McCourt attorneys revisit mediation Friday

Attorneys for Jamie and Frank McCourt are scheduled to meet in a downtown Los Angeles courtroom Friday to negotiate a possible settlement in a contentious divorce case that could determine future ownership of the Los Angeles Dodgers.

A different judge will preside over the discussions, which could spill into the weekend if a deal isn't reached, according to court spokesman Allan Parachini.

Jamie McCourt wants Superior Court Judge Scott Gordon to toss out a postnuptial marital agreement, signed by the couple in March 2004, so she can have a slice of the Dodgers under California's community property law. Frank McCourt believes he is the sole owner and the pact should be upheld.

On Thursday, attorney Larry Silverstein capped three days of testimony in which he said he switched a key portion of the marital agreement that went from excluding the Dodgers from Frank McCourt's separate property to including the team. He didn't tell either McCourt about the "mistake," saying he regretted doing so.

"I admit it was not the best practice," Silverstein said.

Silverstein maintains Jamie McCourt wanted her husband's businesses separate from her assets - a group of luxurious homes - to protect them from his creditors. He also said she didn't want to be a team owner and was more comfortable with management roles. Jamie McCourt was the Dodgers former CEO before her estranged husband fired her late last year.

"She never indicated she wanted an ownership interest in the Dodgers," Silverstein said.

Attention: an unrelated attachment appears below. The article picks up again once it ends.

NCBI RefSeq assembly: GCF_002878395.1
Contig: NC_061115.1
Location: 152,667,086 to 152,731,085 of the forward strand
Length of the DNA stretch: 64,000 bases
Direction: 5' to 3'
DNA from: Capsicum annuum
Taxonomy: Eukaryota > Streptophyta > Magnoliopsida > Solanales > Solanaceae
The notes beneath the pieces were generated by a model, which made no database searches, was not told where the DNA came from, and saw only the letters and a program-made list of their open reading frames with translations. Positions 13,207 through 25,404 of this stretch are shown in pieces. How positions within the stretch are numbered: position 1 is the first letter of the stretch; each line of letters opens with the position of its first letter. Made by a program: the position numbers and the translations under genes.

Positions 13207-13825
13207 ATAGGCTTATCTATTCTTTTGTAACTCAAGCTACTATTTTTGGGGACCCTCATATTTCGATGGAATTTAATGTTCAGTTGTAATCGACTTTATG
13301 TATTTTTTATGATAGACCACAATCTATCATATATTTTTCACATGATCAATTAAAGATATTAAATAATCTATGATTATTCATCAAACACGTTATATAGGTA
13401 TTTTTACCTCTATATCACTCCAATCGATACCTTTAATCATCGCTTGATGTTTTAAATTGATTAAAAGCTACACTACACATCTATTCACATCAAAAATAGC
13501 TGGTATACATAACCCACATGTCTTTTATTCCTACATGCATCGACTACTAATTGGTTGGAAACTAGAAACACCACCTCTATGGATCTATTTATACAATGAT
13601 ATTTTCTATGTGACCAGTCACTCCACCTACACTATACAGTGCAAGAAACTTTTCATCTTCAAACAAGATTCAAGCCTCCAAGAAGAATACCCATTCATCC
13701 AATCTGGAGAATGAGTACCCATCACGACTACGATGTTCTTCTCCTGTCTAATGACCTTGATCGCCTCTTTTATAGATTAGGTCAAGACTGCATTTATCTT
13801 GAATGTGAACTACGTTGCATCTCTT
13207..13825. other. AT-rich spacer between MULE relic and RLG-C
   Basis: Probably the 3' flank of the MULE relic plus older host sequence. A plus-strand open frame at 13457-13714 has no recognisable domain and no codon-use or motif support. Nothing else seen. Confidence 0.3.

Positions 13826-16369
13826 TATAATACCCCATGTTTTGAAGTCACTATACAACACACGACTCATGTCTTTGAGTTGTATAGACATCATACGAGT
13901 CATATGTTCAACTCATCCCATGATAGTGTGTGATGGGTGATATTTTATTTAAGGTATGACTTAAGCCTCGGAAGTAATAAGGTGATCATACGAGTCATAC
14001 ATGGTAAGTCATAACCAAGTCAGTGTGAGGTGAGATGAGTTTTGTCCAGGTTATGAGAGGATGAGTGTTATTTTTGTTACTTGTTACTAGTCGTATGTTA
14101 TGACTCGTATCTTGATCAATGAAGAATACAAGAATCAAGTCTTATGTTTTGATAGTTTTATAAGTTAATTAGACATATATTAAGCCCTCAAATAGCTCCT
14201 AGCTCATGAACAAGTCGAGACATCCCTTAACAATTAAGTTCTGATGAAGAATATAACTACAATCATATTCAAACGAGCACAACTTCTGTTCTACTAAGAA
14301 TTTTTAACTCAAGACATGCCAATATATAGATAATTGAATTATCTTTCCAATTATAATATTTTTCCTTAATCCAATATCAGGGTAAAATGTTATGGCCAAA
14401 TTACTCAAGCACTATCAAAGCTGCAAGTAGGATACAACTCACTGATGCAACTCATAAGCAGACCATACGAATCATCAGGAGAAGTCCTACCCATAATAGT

He also said that when the couple thought about making all of their assets community property a couple of years ago, Jamie McCourt balked at his request to sign documents in order for Major League Baseball to consider her as an owner of the Dodgers.

"She said she wasn't going to sign any bleeping MLB forms," he said.

Jamie McCourt's legal team claimed her husband and Silverstein engaged in fraud by making the correction without telling their client. Both Silverstein and Frank McCourt denied the allegation during their testimony.

Silverstein said Wednesday he wrote the word "exclusive" in a draft of the agreement to reflect that the team and the businesses were Frank McCourt's alone. It turns out that Silverstein gave the couple six copies to sign at their Massachusetts home in March 2004, three of which had the Dodgers as Frank McCourt's separate property, and three others that didn't.

© 2010 The Associated Press.

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